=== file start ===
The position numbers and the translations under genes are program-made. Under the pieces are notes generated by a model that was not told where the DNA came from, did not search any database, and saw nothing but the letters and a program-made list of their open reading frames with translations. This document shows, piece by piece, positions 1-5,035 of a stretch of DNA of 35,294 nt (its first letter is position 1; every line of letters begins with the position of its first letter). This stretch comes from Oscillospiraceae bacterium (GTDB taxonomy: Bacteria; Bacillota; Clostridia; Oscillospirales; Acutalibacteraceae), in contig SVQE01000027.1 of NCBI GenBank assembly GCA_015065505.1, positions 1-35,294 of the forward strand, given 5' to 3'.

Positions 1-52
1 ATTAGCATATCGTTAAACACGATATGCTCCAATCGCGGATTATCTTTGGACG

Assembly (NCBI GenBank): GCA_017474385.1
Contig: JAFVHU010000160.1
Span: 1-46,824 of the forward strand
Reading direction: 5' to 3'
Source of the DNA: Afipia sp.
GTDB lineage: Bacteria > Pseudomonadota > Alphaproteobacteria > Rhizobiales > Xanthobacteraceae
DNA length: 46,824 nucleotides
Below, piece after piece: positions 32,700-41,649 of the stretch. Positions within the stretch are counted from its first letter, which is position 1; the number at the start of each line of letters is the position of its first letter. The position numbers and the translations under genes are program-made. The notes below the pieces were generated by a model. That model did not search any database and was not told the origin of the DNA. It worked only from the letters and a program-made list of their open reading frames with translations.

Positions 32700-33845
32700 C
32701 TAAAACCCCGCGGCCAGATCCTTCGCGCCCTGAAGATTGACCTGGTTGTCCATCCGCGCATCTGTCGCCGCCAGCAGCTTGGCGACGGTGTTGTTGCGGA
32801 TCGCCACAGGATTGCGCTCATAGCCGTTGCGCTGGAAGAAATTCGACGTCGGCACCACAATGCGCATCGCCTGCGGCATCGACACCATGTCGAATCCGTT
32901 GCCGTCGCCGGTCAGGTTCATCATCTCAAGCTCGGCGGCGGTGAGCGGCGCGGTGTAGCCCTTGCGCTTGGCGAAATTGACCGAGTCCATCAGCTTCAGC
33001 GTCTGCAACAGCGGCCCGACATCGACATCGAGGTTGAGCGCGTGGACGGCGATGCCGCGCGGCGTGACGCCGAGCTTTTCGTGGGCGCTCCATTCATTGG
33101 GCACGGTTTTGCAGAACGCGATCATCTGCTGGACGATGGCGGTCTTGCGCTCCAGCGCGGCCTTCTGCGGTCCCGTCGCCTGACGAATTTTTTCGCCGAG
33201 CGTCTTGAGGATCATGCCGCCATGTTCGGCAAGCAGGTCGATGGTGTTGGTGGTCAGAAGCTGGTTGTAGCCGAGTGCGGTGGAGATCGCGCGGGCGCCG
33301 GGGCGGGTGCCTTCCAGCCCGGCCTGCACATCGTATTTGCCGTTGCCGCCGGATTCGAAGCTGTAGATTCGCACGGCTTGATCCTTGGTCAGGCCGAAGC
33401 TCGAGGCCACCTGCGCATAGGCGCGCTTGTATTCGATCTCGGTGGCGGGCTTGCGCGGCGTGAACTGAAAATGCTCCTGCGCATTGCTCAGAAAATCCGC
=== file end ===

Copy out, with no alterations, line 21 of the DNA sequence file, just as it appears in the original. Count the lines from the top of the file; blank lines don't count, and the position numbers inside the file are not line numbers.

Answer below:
33401 TCGAGGCCACCTGCGCATAGGCGCGCTTGTATTCGATCTCGGTGGCGGGCTTGCGCGGCGTGAACTGAAAATGCTCCTGCGCATTGCTCAGAAAATCCGC